"Contrary to popular belief, tile is not waterproof, so a waterproof coating needs to be applied to the shell prior to application of the mortar bed," he says. "In some cases, when a pool needs to be absolutely watertight, as if it were a shower pan or roman tub inside a residence, an elastomeric waterproof system can be used. This might be necessary if a pool is in such close proximity to a downstairs living quarters that there is a threat that moisture might migrate into the house, but in most cases, I would consider it an unnecessary overkill.

"I generally use a cementitious waterproofing material such as Thoroseal or Xypex. Thoroseal creates a waterproof barrier while Xypex actually grows crystals into the concrete to block water penetration. I've used both products successfully, however I feel that Xypex is more specifically designed for the waterproofing needs of a pool.

"Apply the waterproofing following the manufacturer's instructions. I always like to apply a scratch coat of mortar while applying the final coat of waterproofing in order to achieve a positive bond between the two products."

Andrews uses one part Portland cement to four parts washed plaster sand for the scratch coat, and advises leaving plenty of room around pipes for fittings that will be installed after the final coat of cement is complete.


After the waterproofing and scratch coat, Andrews applies a mixture of one part Portland cement to four parts washed plaster sand as the float coat. "This is a very important phase of the installation, as any inconsistencies in the surface will show up at night when the pool lights are on," says Andrews. "While we're doing that step, we take a lot of time in measuring out dimensions so that when we do steps and seats and things of that nature, we don't end up cutting a bunch of tile. We try to do the cement work and .oat it out for full tiles. That way, once we do start laying tile, it falls right into place."


"After we do our cement work, we set our fittings," says Andrews. "You never know exactly where the finished surface of the pool is going to be until all the cement work is done, because we do build out to particular dimensions.

"Once the finished surface is established, all of the pipe fittings can be installed. Just prior to installing the fittings is a good time to straighten any crooked pipes by heating and bending them into place if necessary. They can be cut and glued into place so that they flush out with the surface of the tile. Once they're installed, the cavity around them should be packed with hydrolic cement to ensure a watertight seal."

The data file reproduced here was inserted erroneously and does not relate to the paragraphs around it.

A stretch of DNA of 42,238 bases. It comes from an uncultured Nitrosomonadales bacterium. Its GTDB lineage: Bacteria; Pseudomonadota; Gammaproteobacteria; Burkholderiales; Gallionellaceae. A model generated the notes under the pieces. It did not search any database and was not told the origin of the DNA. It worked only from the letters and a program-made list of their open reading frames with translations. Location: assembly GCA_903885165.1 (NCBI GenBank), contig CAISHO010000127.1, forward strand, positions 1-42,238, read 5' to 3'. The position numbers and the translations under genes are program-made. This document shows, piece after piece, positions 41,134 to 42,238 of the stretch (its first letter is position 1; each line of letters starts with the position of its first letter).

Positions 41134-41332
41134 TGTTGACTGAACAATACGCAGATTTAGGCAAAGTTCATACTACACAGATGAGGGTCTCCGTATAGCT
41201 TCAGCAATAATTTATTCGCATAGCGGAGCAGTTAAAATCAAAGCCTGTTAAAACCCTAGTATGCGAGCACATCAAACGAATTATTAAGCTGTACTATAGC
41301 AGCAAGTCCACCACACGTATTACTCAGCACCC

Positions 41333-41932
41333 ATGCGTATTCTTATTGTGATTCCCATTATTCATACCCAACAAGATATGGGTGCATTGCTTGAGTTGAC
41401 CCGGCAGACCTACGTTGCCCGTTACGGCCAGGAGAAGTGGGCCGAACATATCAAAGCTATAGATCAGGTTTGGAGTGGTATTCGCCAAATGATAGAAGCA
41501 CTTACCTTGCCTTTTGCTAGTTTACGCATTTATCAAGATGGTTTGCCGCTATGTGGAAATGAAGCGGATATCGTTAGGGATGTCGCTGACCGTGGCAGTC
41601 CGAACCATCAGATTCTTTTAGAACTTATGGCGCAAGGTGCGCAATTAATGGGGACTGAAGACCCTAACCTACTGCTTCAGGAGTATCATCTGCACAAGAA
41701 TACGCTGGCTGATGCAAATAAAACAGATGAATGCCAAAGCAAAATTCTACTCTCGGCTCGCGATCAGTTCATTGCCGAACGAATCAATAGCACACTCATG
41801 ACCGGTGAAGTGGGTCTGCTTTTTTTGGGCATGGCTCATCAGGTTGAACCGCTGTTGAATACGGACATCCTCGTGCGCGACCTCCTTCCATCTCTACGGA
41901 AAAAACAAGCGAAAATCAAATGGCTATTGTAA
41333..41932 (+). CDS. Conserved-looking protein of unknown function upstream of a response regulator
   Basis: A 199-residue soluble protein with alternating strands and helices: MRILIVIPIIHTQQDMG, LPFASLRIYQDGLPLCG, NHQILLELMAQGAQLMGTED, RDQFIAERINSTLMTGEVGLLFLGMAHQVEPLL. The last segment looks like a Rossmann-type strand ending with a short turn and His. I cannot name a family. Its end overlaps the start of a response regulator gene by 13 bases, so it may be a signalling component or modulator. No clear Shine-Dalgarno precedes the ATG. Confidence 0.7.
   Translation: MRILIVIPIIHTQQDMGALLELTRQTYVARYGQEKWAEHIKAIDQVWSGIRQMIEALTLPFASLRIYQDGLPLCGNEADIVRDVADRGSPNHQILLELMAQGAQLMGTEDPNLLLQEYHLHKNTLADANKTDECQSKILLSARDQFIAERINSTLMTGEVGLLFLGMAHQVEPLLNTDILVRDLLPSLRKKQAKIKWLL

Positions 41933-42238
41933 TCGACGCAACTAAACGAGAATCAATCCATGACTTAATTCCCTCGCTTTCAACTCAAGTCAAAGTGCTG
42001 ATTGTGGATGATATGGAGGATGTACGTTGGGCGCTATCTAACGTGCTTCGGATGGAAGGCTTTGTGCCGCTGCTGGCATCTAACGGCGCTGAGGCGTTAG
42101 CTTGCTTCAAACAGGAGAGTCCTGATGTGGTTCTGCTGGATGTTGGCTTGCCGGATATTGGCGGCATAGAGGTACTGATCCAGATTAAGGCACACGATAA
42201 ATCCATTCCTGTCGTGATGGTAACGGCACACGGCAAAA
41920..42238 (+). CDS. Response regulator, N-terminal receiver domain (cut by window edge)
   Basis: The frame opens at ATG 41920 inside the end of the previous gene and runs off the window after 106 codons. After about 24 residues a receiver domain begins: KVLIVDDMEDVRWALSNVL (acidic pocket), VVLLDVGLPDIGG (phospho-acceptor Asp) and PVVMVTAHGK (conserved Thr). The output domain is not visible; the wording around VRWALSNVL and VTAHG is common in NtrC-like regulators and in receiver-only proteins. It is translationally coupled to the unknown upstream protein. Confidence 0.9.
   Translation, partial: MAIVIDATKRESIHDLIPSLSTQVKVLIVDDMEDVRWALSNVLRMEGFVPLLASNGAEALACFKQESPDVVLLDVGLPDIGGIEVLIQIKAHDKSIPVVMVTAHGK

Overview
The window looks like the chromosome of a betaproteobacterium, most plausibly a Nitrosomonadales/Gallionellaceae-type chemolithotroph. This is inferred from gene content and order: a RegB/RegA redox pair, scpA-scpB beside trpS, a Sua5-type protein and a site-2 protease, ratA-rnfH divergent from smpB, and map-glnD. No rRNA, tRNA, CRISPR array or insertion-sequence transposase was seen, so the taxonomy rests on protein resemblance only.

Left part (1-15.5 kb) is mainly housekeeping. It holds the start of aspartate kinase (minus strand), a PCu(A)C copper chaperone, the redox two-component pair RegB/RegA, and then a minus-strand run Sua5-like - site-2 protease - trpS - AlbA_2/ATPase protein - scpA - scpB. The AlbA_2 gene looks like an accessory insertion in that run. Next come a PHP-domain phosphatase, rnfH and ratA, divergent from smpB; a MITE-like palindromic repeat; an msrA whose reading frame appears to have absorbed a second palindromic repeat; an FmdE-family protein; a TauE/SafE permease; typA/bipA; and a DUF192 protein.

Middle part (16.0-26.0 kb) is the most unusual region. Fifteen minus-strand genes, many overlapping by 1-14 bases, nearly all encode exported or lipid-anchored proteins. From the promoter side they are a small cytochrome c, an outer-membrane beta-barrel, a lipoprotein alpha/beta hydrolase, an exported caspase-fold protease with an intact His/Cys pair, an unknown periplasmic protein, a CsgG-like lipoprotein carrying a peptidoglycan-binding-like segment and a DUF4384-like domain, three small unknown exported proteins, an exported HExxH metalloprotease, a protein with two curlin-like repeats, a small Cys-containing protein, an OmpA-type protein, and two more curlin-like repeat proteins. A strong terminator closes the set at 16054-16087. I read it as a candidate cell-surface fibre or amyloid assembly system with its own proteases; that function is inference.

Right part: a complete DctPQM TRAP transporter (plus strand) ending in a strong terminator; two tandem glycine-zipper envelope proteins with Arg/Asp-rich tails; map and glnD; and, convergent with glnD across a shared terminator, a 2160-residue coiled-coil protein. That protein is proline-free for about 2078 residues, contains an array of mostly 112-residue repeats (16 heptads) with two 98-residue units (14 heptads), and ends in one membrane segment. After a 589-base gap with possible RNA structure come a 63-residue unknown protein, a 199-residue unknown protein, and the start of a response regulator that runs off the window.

Best practices dictate careful preparation of the pool shell for any surface, whether paint, plaster or porcelain tile. But with glass tile, there's one more reason to start with a perfect shell: Glass tile is often transparent.

"With a lot of the glass products these days, they serve as sort of a window looking into the substrate behind them," says Andrws.

"If there are inconsistencies in the substrate, that thinset can cure differently depending on the rate of suction, or if there's a heavy buildup in certain areas. In years past, as long as the tile didn't fall off the wall, we were fine with it. Nobody knows what goes on behind it and nobody really cares, quite frankly, because if the tile's not falling off, there's no issue! But now not only does the tile have to be well-bonded and wellset, but the substrate has to be very carefully prepared, because we're going to be looking at it."

Next month Andrews discusses installing the tile onto the prepared shell.

Worth The Wait

"As new setting materials and new techniques come along, sometimes the folks doing tiles in the pool industry may not be getting the information quite as quickly," says Scott Fleming of Oceanside Glass Tile. "That's why you see us at AQUA and other shows; we're truly interested in helping the pool industry learn more about what the tile industry has to offer."

Fleming notes that time is one significant requirement that builders must factor into the job. "What hurts all tile installations, including glass tile installations, is using the wrong setting materials and not curing them a long enough period of time. Most of the thinset manufacturers recommend a minimum of 14 to 21 days cure time prior to submersion in water. It is very unusual for a pool contractor to wait that long to submerse a pool, but that requirement is written on the bag of most thinsets that are recommended for installing glass tile and other tiles in pools."